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Shobha Devi cleans rice with two of her children Mannu (left), 7 and Sandhya, 5.
at home in their mud and thatch house.

Shobha Devi, age 35, is from the from the ostracized Dalit Chamar caste. Shobha has four children, the eldest of whom - a daughter - is married. Shobha's husband has been working in Mumbai as a seasonal migrant for the past 25 years. He returns home for harvests and during the monsoon to help his family cope with the inevitable flooding that forces them to vacate their home an move to higher ground. The family own one bigha of land (1,300 sq metre) which is not enough to supper their nutritional needs so Shobha Devi - an occassionaly her children - also undertake agricultural labour on other people's land. Shobha is a member of the village SHG (Self Help Group).

Ostracized, largely illiterate, ignored by an indifferent administration, without land adequate to support their families' needs, the Dalit residents of Kharihaniya village regularly suffer from hunger. The land around the village floods every monsoon season, destroying crops and forcing resident to vacate their homes and move to higher land. Without local opportunities for work, many of Kharihaniya's men have migrated, undertaking menial jobs in far off cities including Mumbai and Chennai. Only about 25% of those living in Kharihaniya village receive subsidized food as part of the PDS (Public Distribution System) even thought the circumstances of most would entitle them to such assistance. Intervention by Oxfam partners (Grameen Development Services) led to the establishing of a local SHG (Self Help Group) three years ago. The SHG allows women to save and borrow and invest in their farms while offering an opportunity to discuss problems and share ideas. Unlike the private money lenders that charged interest rates of 10%, women borrowing with an SHG only have to pay 2-3%.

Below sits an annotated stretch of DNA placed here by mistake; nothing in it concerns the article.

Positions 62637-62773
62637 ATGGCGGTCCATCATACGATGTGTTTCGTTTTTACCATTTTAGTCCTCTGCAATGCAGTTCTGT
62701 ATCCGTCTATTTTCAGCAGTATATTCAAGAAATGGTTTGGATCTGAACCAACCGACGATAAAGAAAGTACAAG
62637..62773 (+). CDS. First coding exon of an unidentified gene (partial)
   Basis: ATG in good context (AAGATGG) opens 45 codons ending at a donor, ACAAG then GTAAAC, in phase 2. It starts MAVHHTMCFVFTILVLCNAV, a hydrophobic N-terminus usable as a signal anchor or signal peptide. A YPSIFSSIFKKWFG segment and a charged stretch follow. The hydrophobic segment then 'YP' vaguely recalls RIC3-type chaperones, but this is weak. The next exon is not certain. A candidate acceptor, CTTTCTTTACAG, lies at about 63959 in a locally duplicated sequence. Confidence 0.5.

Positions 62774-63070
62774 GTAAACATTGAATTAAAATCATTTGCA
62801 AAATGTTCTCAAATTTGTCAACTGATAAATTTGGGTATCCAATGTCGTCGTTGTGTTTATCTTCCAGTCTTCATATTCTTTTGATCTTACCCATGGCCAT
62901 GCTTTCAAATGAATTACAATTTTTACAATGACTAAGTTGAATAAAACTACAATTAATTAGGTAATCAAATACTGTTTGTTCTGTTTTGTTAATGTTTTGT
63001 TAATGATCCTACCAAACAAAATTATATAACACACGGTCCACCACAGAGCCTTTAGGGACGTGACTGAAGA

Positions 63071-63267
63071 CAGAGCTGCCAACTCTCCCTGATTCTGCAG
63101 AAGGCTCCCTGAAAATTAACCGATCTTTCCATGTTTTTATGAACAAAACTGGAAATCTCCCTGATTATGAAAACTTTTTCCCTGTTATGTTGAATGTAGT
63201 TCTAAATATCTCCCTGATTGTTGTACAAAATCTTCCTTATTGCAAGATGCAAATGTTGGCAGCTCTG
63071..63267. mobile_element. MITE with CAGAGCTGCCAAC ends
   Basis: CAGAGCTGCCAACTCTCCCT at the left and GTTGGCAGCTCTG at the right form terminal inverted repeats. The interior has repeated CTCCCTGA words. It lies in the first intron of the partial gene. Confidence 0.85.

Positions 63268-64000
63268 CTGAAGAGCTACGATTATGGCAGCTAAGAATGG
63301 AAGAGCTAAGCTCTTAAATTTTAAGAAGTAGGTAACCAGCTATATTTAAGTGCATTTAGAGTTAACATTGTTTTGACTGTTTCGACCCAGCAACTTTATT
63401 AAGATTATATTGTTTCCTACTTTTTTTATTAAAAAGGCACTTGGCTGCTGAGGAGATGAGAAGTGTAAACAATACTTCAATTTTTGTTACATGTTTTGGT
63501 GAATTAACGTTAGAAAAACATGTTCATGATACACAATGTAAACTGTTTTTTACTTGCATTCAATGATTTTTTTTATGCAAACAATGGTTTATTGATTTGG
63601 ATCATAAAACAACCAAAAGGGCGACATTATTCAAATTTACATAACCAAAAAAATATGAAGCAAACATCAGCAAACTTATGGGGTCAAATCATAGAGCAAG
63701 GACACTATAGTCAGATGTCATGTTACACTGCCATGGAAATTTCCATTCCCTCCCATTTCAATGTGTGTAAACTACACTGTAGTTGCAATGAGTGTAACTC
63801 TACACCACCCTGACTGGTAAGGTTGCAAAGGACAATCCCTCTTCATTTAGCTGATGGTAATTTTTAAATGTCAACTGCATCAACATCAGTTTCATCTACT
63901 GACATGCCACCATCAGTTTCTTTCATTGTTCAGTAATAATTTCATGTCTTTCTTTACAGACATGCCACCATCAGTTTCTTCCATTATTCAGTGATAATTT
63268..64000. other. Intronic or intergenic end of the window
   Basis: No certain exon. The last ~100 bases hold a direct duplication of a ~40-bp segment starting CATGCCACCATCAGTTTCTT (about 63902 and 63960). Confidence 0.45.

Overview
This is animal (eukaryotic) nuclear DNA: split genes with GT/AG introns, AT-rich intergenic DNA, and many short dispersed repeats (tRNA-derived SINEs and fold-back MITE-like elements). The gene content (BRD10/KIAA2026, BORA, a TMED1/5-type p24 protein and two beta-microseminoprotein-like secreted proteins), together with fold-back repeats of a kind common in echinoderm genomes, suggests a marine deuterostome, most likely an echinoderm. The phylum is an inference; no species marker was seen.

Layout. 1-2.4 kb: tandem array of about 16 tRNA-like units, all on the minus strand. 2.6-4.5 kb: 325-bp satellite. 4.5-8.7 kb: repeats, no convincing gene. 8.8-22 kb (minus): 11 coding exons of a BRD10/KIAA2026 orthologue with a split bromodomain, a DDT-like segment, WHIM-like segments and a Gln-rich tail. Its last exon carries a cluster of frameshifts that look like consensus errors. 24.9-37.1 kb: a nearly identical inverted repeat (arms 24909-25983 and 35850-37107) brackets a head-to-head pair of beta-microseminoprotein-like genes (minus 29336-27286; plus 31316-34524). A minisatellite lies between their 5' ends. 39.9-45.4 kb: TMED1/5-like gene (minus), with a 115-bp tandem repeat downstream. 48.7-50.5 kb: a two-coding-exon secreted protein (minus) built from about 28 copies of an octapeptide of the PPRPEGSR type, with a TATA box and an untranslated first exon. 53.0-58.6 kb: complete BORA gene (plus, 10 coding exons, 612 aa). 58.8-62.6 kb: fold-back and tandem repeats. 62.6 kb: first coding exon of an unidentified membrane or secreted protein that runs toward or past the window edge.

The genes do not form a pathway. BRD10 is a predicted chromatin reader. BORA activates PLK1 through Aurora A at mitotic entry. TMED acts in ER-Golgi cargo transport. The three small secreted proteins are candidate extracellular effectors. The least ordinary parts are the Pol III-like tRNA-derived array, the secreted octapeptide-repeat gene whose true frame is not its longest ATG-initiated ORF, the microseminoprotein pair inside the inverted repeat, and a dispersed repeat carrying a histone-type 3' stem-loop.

Photo: Tom Pietrasik
Kharihaniya, Marajganj District, Uttar Pradesh. India
February 27th 2011
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©Tom Pietrasik
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Shobha Devi cleans rice with two of her children Mannu (left), 7 and Sandhya, 5.  <br />
at home in their mud and thatch house. <br />
<br />
Shobha Devi, age 35, is from the from the ostracized Dalit Chamar caste. Shobha has four children, the eldest of whom - a daughter - is married. Shobha's husband has been working in Mumbai as a seasonal migrant for the past 25 years. He returns home for harvests and during the monsoon to help his family cope with the inevitable flooding that forces them to vacate their home an move to higher ground. The family own one bigha of land (1,300 sq metre) which is not enough to supper their nutritional needs so Shobha Devi - an occassionaly her children - also undertake agricultural labour on other people's land. Shobha is a member of the village SHG (Self Help Group).<br />
<br />
Ostracized, largely illiterate, ignored by an indifferent administration, without land adequate to support their families' needs, the Dalit residents of Kharihaniya village regularly suffer from hunger. The land around the village floods every monsoon season, destroying crops and forcing resident to vacate their homes and move to higher land. Without local opportunities for work, many of Kharihaniya's men have migrated, undertaking menial jobs in far off cities including Mumbai and Chennai. Only about 25% of those living in Kharihaniya village receive subsidized food as part of the PDS (Public Distribution System) even thought the circumstances of most would entitle them to such assistance. Intervention by Oxfam partners (Grameen Development Services) led to the establishing of a local SHG (Self Help Group) three years ago. The SHG allows women to save and borrow and invest in their farms while offering an opportunity to discuss problems and share ideas. Unlike the private money lenders that charged interest rates of 10%, women borrowing with an SHG only have to pay 2-3%.<br />
<br />
Photo: Tom Pietrasik<br />
Kharihaniya, Marajganj District, Uttar Pradesh. India<br />
February 27th 2011